Don’t tell anyone, okay?
I’ve found standing in front of the table is best. I think if you read about body language, behind a table or desk is always considered more intimidating. I hold my book up in front of me like the perfume salesladies do–that sort of warns folks that I’m hawking my book. So they know I’m not trying to get their cell phone biz. Then I say, “May I tell you about my book?” Or better yet, “I’m a local author signing here today. May I tell you about my book?”
Usually, they hesitate, then say, “Uh, okay.” If they say, “No.” I thank them politely and step away. Often they come back by. The trick is to be friendly and CALM. I’ve found that sounding very, oh, confident but not excited works best. (It’s hard because your heart is pounding.)
If they have a child with them, I ask the child, “Can you guess how many words are in this book?” They never can, but I give them a bookmark for trying. Parents appreciate anyone being nice to their kids, and they love the fact you are giving their child something to keep him/her occupied while the parent shops.
I’m averaging selling 8-10 books an hour this way. I keep refining my pitch. This is the best training for getting to know your audience ever. And the booksellers start to get really excited when they see how your book is coming through the check out line.
One of my friends said, “I could NEVER do this.”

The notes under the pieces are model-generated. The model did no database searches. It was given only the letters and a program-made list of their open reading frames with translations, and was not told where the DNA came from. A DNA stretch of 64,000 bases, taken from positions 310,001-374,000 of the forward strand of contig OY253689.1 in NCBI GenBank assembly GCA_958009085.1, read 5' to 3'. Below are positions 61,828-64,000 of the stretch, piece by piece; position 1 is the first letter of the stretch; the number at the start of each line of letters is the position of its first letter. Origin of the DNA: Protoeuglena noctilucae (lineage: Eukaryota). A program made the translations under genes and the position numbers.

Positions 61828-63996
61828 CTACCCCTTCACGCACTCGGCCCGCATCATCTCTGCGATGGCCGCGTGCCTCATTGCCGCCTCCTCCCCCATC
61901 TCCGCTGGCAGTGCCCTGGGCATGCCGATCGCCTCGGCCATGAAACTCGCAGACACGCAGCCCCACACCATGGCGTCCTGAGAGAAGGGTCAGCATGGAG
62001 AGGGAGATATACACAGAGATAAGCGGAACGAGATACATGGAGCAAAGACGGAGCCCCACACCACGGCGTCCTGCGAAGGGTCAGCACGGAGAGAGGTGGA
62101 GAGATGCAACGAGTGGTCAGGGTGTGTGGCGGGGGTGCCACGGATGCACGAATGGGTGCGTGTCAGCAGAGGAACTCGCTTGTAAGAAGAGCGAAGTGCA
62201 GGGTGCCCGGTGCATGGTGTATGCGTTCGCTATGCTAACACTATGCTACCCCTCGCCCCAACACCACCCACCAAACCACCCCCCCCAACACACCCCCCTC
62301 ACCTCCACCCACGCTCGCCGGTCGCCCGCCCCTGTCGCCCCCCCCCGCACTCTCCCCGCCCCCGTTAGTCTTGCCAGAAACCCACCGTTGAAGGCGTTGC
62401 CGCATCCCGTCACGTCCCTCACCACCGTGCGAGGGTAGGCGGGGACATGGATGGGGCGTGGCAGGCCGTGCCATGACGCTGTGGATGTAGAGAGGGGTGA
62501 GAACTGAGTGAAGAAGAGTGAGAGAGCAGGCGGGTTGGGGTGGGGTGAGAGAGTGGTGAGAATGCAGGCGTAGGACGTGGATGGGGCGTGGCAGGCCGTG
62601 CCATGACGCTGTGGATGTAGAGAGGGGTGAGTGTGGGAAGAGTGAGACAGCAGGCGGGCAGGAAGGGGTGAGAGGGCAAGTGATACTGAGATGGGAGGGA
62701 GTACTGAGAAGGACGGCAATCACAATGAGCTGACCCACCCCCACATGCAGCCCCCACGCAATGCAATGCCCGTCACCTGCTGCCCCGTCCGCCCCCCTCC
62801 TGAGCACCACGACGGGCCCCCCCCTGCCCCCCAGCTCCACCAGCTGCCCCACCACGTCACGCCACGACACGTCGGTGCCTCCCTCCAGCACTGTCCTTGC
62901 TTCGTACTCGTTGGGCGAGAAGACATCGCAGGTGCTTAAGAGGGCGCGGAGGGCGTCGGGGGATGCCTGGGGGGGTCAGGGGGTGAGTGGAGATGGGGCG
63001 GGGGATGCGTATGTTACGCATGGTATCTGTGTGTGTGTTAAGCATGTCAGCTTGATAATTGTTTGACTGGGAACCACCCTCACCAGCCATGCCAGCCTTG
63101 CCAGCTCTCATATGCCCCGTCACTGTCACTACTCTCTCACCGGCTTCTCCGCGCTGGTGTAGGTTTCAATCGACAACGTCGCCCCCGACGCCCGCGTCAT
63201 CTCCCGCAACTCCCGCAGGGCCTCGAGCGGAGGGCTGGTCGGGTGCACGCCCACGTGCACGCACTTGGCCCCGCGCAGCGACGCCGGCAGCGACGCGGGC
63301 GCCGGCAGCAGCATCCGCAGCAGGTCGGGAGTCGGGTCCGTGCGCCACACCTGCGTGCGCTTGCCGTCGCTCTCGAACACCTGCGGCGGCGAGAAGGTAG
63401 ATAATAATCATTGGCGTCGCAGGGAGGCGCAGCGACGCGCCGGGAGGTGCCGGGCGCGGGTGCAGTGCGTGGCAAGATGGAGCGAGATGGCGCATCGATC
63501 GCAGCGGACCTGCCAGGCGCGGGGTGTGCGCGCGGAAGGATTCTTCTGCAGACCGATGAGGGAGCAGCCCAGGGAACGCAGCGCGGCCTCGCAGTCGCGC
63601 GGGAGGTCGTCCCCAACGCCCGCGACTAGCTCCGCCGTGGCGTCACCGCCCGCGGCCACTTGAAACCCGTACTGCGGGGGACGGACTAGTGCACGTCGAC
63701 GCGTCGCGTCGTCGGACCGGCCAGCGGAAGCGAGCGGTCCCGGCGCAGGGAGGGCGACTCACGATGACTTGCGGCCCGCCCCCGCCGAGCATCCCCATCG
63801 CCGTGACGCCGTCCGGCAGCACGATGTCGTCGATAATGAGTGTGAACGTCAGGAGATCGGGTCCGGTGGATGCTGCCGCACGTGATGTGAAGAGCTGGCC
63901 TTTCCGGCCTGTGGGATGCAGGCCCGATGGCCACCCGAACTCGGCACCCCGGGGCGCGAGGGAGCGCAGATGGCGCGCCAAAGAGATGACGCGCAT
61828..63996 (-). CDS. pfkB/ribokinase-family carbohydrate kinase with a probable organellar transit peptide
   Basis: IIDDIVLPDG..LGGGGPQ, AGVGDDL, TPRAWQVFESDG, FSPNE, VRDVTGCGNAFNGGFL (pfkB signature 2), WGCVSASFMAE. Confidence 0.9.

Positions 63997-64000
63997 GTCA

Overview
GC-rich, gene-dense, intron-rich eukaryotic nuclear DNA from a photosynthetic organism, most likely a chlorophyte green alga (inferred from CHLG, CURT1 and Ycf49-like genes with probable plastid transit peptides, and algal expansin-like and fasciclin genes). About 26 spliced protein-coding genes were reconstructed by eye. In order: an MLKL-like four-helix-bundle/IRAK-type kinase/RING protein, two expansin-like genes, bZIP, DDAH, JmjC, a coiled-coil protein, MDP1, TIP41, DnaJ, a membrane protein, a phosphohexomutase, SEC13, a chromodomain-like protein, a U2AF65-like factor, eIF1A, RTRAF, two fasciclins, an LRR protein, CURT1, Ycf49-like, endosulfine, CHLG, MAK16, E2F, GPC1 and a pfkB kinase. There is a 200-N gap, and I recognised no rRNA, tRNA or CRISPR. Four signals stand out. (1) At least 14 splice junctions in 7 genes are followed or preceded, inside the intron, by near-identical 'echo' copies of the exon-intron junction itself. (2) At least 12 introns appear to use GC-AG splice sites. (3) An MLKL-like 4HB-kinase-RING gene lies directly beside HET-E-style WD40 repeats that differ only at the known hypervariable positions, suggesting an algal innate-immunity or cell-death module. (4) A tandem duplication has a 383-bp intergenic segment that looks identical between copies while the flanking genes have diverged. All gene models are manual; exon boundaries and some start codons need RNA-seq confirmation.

Yes, you can. If you believe your work has value, you can do it. In the beginning, you’ll feel absolutely sick at your stomach with terror. You’ll search their faces and see NOTHING and think, “Oh, my God, why did I ever sign up for this? They HATE me. They think I’m stupid.” Then to your surprise they’ll say, “Could you sign that?”
It’s just amazing. I figure I sell one out of four or five people I approach. It’s strictly a numbers game. But one I’m willing to play to move my books.
Katherine Howell says
I do the same as you, and also offer chocolates. I have sold books JUST because somebody’s taken a chocolate and then asked why I’m doing that.
The most important thing? SMILE.
Joanna Campbell Slan says
Good tip, Katherine. I’ve done well with cookies, too. But right now, I don’t want to juggle more. I hold my book in front of me, like the perfume ladies, and I have my pen and a bookmark in the other hand. That way I don’t even have to return to my signing table if I’ve gone “after” the customer.
Smiling is very important, but I’d also suggest speaking in a slow, calm voice. You don’t want to seem frantic!